I gave a talk on my PhD research (the GSTAR project) at the Hestia 2 event in Southampton last Thursday. Given I am still early on in the process, and having been asked to relate my work to the world of commercial archaeology, I decided to follow an overview of my research with some ideas for the future and how Linked Data approaches could be used to overhaul the (painful and convoluted) ways we manage heritage data in the UK.
The talk will soon be up on the project webpages and the slides are presented below via Slideshare. There are some great write ups of the day over on the Hestia webpages.
In the questions and discussion afterwards, a couple of topics that have presented before came up. Firstly, the idea that the CIDOC CRM and derivatives such as CRM EH are unnecessarily complicated. Secondly, the idea that this serves no useful purpose as very few people, if anyone at all, will be interested in using the richness contained therein.
Complicated and Complex
The first issue is one I have written up in my literature review but in one which requires further investigation. Ontologies such as the CIDOC CRM are indeed complicated and I have been quoted as describing working with them as ‘difficult’ (eg Isaksen, 2011). I do still think though that such approaches are unavoidable to adequately represent the complexity of heritage data. A major criticism of computational approaches in archaeology going back some decades was the idea that they are inherently reductionist; to fall back to overly simplistic data models has the potential to fall foul of the same problems inherent in what are now seen as legacy information systems, but in their day were equally as cutting edge as Linked Data approaches are today. There is a big difference between complex and complicated (see eg Kamensky, 2011) and the latter is sometimes essential to describe the former.
CIDOC CRM and extensions such as CRM EH can be described as complicated but working with them is quite straightforward once the class structure is understood. Especially the ability to create and use patterns, re-useable blocks which can easily be recycled. And the benefits of using such a rich model to describe complex scenarios far outweighs any disadvantages associated with complicated models and/or implementation difficulties. After all, the world both now and in the past is/was a complex place!
As an example, let’s look at the relationship between a find and the stratigraphic unit in which it was found. In CRM EH terms, we would start with a production event which would create the object and ultimately some kind of deposition event resulting in the find coming to rest in the location where it is ultimately found by an archaeologist through excavation or by a member of the public through a casual find or metal detecting or however.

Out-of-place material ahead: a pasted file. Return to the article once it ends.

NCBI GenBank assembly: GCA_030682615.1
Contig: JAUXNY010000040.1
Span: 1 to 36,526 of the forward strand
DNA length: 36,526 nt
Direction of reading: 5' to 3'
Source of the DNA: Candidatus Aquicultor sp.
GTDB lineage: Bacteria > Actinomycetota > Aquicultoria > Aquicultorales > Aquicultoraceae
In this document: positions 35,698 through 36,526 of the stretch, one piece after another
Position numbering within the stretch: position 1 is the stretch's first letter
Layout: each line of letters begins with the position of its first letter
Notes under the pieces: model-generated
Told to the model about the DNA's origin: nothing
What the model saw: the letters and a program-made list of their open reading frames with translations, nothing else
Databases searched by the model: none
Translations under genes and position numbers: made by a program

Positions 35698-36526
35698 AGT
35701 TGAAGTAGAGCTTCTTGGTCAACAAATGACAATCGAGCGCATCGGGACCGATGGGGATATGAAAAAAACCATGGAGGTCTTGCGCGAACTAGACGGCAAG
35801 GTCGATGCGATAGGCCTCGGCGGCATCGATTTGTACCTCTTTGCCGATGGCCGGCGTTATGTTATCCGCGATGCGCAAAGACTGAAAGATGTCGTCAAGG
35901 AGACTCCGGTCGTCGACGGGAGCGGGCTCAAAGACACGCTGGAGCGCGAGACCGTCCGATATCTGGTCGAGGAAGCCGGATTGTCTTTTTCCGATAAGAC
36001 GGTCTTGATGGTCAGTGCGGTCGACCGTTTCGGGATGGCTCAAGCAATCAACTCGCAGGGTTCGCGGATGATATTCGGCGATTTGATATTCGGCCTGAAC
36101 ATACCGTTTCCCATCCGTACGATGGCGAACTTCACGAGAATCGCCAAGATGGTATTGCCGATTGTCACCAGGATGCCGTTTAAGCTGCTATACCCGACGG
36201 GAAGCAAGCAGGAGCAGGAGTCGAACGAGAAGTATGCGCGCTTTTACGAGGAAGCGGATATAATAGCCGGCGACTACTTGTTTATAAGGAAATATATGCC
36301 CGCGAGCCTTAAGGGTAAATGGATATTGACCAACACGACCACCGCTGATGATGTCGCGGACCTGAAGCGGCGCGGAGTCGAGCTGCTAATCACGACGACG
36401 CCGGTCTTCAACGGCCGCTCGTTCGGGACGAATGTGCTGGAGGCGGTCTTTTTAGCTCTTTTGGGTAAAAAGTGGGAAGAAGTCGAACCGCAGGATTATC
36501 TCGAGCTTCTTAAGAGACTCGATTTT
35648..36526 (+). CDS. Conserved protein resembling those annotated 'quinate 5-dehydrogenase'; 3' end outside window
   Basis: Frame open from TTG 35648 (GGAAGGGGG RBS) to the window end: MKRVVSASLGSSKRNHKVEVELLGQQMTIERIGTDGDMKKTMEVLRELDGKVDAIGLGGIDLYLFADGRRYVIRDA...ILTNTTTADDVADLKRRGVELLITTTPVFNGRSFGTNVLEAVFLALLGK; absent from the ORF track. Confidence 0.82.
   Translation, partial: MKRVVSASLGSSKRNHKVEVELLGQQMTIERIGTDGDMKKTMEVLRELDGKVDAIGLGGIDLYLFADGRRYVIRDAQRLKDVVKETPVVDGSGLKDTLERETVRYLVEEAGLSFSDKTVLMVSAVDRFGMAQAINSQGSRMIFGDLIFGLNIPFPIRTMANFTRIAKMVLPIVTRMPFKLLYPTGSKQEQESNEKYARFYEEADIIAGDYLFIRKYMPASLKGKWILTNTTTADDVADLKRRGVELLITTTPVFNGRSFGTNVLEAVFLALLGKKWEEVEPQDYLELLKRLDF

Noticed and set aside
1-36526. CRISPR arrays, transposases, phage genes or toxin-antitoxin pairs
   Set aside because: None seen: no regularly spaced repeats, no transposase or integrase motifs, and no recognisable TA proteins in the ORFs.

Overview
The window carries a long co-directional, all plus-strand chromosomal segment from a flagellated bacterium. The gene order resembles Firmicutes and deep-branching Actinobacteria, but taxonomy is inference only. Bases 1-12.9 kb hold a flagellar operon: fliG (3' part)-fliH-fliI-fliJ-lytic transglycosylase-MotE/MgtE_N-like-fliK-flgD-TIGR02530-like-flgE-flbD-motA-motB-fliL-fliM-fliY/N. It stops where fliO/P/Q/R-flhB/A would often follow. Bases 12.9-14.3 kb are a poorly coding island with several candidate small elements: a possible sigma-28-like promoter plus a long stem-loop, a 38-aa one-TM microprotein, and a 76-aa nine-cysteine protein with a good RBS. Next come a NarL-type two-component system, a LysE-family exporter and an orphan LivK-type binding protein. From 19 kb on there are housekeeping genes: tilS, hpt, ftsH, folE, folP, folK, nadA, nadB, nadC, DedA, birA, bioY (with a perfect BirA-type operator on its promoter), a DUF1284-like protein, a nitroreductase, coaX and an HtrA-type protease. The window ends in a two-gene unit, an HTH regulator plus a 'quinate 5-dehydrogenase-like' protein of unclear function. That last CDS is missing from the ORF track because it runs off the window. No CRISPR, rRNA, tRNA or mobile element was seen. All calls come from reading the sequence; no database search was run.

A much simpler model would simply record a bunch of attributes against a find, a data-centric view of the world of data of the kind prevalent in relational systems modelled using eg entity-relationship type approaches. Taking classifications of finds in particular, this simple approach is problematic as without any explicit recording of the process of an archaeologist making assertions about a find in order to classify using some typology, the semantics of the archaeological process are lost and the real semantic benefits of Linked Data approaches are not realised. We end up with the same simplistic, ‘perfect’, idealised record of reality commonly found in many archaeological information systems.
The notion that there is little audience for richer data models and resources has cropped up in numerous seminars, workshops and conference sessions I have attended and participated in. It is certainly true that many resources to date have not captured the richness of archaeological data and as such it is generally impossible to know why a find was classified in a particular way or which strands of evidence were used in the creation of the overall published narrative. But that is not to suggest that if our data models become more descriptive, this data will not be used. I have had equally as many if not more discussions of potential and desirable use cases for ways in which we can do more with such resources. Everything from better understandings of the archaeological process to tie research frameworks to fieldwork to synthesis in more meaningful ways through to managing change and the propagation of paradigm shifts such as revised typologies through to fieldwork datasets and heritage inventories. Knowing how we come to form then manage our shared knowledge base in the digital world is essential, given the highly theoretical, subjective, multi-vocal and often contradictory nature of archaeological discourse and scholarship.
Taking this to a logical progression would involve some implementation of working archaeological information systems incorporating some of these principals. So for example, moving to a situation where HERs become responsible solely for their own data, as does English Heritage, all of whom publish rich Linked Data which together forms a coherent, national record but without the current resource hungry problems relating to transfer and interchange of data and the all the redundancy, duplication and inconsistency that entails. For a fuller discussion of these themes, see Cripps, 2013.
So I think my research area has a good deal of promise and I hope to be able to demonstrate some practical outputs over the coming months. I will blog here as I go along. Do check back for updates.
Cripps, Paul. 2013. “Places, People, Events and Stuff; Building Blocks for Archaeological Information Systems.” In Proceedings of the Computer Applications in Archaeology Conference, 2012.
Isaksen, Leif. 2011. “Archaeology and the Semantic Web.” PhD Thesis.
Kamensky, John. 2011. “Managing the complicated vs the Complex”. IBM Center for the Business of Government.